If you want more, go here and ask the same question: http://www.busconversions.com/bbs/index.php?board=1.0
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Old 07-16-2014, 05:04 AM   #3
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Re: Prevost Le Mirage

Quote:
You will be spending a good bit of money buying a coach/entertainer.
This actually isn't a problem, I'll be getting it from the same guy that has the school bus I am looking at, so it will still be mostly a trade. It's not an entertainer though, it's a seat bus. I guess that would be considered a transit? I got a better look at it yesterday, it is the same dimensions as the skoolie, 40' long and 8' wide, and the head clearance is the same as well. So the amount of room to be remodeled into an RV isn't a factor either way. It is a manual transmission as opposed to the auto in the skoolie, which means my wife wouldn't drive it, even around the yard. But I really didn't believe that she would drive the skoolie anyway. My next step is to find out exactly what shape the motor and transmission are in, I don't want to start the project with a bus that doesn't run or will need extensive repairs. It's still up in the air, but my wife got to look at both buses for the first time yesterday, and she is leaning towards the Provost just for the comfort level of the air ride suspension and the already existent basement storage being well over 4x what the BlueBird has built onto it. She doesn't have much of an imagination when it comes to what can be fabricated and attached to the skoolie. I need to learn more about the mechanical side of the Provost before I settle on which one will be best.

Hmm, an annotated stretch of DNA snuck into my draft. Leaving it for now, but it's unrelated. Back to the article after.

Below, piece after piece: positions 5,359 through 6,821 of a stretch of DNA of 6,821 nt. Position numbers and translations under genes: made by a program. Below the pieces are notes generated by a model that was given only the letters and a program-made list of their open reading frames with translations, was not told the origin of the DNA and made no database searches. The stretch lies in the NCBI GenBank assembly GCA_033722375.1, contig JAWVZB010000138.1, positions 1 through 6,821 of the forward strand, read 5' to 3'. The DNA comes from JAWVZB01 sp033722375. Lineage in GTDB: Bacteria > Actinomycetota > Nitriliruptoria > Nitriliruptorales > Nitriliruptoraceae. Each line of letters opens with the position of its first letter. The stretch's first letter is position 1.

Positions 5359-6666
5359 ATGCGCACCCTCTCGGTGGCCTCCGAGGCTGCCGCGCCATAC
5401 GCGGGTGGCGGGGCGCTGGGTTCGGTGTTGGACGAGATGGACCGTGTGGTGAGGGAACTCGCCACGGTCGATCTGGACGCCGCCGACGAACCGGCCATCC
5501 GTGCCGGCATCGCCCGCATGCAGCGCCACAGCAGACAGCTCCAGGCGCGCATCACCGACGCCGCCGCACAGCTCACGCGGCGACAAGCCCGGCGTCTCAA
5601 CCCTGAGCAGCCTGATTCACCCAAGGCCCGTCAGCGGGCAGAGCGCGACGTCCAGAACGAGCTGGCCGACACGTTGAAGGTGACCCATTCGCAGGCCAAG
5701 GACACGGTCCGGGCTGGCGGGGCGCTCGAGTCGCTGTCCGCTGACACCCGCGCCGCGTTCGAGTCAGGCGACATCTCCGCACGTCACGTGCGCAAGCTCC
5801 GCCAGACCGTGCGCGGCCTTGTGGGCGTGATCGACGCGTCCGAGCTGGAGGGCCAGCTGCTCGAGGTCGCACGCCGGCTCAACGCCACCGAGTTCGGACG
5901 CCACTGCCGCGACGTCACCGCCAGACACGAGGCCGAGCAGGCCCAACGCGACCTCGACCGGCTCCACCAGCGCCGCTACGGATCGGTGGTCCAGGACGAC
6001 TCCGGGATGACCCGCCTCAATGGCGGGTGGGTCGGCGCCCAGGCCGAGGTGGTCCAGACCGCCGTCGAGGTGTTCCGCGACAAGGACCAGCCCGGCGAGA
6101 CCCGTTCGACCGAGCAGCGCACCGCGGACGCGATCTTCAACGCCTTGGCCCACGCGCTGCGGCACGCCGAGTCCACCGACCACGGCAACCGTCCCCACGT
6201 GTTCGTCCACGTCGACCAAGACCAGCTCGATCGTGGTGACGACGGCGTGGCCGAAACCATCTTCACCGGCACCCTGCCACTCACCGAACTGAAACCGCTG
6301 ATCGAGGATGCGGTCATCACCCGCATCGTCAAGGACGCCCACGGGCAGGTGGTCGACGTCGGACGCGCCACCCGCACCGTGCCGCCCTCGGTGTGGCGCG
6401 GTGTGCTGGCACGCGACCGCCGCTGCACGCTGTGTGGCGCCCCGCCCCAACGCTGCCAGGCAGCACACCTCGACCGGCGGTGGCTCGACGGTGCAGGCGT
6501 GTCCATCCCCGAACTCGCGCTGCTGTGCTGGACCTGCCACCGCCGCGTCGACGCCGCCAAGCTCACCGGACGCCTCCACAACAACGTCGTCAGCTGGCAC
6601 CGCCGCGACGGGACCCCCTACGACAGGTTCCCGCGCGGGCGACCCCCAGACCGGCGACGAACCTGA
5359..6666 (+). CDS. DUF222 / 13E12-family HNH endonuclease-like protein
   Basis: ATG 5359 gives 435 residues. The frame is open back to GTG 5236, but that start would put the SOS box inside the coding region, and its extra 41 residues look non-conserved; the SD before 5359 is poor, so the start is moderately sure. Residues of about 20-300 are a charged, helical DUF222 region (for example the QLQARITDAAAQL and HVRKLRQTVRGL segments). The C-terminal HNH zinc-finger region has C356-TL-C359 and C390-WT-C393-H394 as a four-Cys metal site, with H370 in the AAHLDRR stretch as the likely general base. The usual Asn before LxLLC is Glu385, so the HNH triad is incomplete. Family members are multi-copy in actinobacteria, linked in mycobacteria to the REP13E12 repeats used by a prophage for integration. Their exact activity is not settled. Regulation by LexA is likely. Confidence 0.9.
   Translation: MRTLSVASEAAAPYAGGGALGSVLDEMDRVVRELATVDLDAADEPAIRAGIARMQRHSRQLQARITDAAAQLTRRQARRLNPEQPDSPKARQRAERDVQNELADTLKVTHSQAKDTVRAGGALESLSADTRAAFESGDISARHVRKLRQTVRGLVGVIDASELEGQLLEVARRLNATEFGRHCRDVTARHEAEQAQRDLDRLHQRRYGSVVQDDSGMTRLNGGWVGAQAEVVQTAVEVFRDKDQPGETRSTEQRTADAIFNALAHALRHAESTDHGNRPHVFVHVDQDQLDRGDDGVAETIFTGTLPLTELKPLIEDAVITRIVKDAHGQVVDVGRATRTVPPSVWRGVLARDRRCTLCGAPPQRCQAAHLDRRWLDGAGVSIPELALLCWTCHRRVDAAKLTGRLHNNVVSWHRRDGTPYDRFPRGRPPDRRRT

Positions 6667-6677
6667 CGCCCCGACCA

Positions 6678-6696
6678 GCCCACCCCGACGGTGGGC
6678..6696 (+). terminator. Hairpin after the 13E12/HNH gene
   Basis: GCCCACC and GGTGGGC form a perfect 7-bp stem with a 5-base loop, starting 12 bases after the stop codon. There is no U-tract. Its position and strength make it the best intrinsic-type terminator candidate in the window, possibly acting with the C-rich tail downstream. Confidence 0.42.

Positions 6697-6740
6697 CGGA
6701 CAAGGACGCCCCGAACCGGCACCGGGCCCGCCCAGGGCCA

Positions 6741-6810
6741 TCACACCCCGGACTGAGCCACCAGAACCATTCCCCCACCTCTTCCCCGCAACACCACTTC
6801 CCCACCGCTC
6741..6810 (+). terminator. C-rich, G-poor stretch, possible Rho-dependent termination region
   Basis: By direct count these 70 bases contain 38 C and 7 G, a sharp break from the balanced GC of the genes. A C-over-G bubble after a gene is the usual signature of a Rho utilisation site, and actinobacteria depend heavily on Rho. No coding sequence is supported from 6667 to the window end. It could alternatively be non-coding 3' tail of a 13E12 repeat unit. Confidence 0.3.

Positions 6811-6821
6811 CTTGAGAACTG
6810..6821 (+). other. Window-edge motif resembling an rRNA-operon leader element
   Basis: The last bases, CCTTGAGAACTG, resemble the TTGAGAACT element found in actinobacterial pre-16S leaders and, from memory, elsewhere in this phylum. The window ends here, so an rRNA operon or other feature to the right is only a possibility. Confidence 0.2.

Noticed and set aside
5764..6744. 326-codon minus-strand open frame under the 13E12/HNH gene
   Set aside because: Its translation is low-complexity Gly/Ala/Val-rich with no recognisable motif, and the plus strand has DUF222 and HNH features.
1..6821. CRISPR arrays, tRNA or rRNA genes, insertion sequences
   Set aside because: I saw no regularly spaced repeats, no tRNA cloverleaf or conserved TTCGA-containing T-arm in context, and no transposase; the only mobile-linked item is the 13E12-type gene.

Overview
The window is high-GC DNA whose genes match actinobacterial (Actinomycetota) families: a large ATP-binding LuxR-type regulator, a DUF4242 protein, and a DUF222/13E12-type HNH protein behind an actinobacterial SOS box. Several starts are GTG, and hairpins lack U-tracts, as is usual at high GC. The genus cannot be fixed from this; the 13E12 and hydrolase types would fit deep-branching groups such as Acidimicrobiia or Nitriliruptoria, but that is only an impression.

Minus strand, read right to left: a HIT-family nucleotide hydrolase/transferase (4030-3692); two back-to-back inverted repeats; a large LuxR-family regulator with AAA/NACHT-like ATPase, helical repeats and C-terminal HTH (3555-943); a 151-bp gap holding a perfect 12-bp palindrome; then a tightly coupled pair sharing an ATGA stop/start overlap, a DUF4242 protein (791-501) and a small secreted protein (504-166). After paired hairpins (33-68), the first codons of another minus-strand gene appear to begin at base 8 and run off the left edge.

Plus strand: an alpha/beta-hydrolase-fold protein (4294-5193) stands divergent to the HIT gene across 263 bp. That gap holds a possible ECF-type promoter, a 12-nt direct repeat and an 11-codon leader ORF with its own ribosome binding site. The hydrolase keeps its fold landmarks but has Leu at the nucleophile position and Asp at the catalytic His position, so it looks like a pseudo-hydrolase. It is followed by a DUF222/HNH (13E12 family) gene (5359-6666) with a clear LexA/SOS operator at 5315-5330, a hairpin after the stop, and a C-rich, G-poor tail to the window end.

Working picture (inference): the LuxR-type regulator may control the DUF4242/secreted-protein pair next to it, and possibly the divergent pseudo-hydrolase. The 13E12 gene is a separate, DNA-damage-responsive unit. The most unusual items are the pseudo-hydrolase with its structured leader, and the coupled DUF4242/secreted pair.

(I have this lump in my gut that tells me that sometime over the next 4 years I will end up with both, but which one should be first?)
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Old 07-20-2014, 12:00 AM   #4